• INJECTION Magazine

Feeling Unhappy during the Happy Holidays: SAD and the ‘Winter Blues’


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"Share Your Story" submitted by Georgia, 21 years old, UK


Darkness at 4:30 PM, the ‘shortest day of the year’ and Winter Blues. ‘Seasonal Affective Disorder’ is a type of depression that follows a seasonal pattern, often dominant during the winter months.


Many of us are affected by the change in seasons. Shorter days and pressure to be cheerful can cause a bad case of the winter blues. If these symptoms become more debilitating, particularly to those who already suffer mental illness then it is likely that Seasonal Affective Disorder is to blame. Whilst the symptoms of SAD and winter blues overlap, SAD can occur at any point of the year and its symptoms are arguably more severe. Differing between the two during the winter months is difficult but the overarching notion of seasonal sadness remains and can make wintertime demanding to those suffering.


My experience with winter blues


Winter months can be extremely overwhelming. For starters, motivating oneself when the hours of lightness are restricted to a meagre 7 hours is challenging, particularly when those hours of light are spent either working or studying. Scientifically lack of sunlight means your brain produces more of a hormone called melatonin, which makes you more lethargic and I often suffer extreme fatigue during this time of year. Fatigue and an intense workload is a combination that does not go hand in hand, particularly when the list of things to do increases but your energy levels decrease. There is also no denying that this time of year is inherently busy. Uni deadlines, Christmas shopping and an influx of festivity with an extra pressure to conform to plans because it’s the best time of the year. Other than darkness I find this time of year overwhelming because being happy feels like an obligation and this is just not achievable sometimes. You feel obliged to wear a fake smile so as to not dampen the mood but doing this for weeks on end is exhausting. It’s always daunting talking about this kind of depression but when I did, I realised it is more common than I once realised. Winter Blues and shorter days evoke feelings of fatigue and sadness in a lot of people and talking about it can really ease symptoms.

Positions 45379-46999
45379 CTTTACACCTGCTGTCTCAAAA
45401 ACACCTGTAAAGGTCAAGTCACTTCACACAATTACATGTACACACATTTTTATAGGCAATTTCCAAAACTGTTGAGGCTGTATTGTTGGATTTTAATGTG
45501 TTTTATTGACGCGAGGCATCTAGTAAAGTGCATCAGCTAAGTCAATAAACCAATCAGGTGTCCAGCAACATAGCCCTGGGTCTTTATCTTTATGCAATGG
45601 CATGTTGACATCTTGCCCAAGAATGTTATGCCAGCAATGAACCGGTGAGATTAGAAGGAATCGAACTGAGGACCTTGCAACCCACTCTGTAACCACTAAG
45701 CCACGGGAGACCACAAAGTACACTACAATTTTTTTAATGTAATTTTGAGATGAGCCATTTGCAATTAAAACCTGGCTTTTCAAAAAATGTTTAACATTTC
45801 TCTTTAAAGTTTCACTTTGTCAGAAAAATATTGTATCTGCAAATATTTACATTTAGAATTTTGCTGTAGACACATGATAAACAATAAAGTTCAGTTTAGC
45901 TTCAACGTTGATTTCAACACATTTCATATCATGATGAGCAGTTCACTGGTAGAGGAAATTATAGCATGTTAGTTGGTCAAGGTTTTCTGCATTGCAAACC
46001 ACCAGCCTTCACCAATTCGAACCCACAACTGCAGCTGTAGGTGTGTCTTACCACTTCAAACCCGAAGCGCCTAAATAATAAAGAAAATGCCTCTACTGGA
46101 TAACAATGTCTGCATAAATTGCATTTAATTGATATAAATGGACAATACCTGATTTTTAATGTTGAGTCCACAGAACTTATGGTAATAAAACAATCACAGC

Coping with SAD and Winter Blues


Around 20% of people in the UK suffer mild symptoms of SAD and winter blues with around 3% experiencing a severe form of seasonal affective disorder. With SAD it is important to remember that it is largely neurological and thus treatable. Medication and ‘Cognitive Behavioural Therapy’ are the most common treatments for any kind of depression but there are also other options. Light therapy works for SAD and investing in a light box has massively reduced symptoms for myself personally. Light boxes mimic outside light and are most effective when used in the morning. To use a light box you simply have to hold the box in front of your face for 15-20 minutes every morning during the darker months and symptoms of SAD will reduce. Most importantly I often find with mental illness recognising that it is just that, an illness, is paramount in healing.



If you suffer from SAD or 'Winter Blues' you can find some helpful articles linked below:

Mind

NHS

BUPA